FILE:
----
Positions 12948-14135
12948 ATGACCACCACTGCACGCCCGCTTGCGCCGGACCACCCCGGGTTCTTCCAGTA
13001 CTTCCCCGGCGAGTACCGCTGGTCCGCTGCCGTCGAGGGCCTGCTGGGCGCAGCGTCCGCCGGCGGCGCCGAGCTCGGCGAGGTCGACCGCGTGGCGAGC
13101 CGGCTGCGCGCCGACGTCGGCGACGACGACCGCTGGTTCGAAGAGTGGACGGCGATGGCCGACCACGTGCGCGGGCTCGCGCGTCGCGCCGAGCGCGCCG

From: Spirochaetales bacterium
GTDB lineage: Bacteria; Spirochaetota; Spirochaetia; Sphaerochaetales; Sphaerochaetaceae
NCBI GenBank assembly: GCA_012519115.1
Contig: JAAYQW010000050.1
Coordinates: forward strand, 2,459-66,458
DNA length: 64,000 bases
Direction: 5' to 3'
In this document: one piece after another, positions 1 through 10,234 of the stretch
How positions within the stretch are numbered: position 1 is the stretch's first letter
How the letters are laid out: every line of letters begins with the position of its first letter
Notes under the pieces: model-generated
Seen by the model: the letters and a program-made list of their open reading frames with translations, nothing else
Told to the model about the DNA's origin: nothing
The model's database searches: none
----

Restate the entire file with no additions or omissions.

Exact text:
Positions 12948-14135
12948 ATGACCACCACTGCACGCCCGCTTGCGCCGGACCACCCCGGGTTCTTCCAGTA
13001 CTTCCCCGGCGAGTACCGCTGGTCCGCTGCCGTCGAGGGCCTGCTGGGCGCAGCGTCCGCCGGCGGCGCCGAGCTCGGCGAGGTCGACCGCGTGGCGAGC
13101 CGGCTGCGCGCCGACGTCGGCGACGACGACCGCTGGTTCGAAGAGTGGACGGCGATGGCCGACCACGTGCGCGGGCTCGCGCGTCGCGCCGAGCGCGCCG

From: Spirochaetales bacterium
GTDB lineage: Bacteria; Spirochaetota; Spirochaetia; Sphaerochaetales; Sphaerochaetaceae
NCBI GenBank assembly: GCA_012519115.1
Contig: JAAYQW010000050.1
Coordinates: forward strand, 2,459-66,458
DNA length: 64,000 bases
Direction: 5' to 3'
In this document: one piece after another, positions 1 through 10,234 of the stretch
How positions within the stretch are numbered: position 1 is the stretch's first letter
How the letters are laid out: every line of letters begins with the position of its first letter
Notes under the pieces: model-generated
Seen by the model: the letters and a program-made list of their open reading frames with translations, nothing else
Told to the model about the DNA's origin: nothing
The model's database searches: none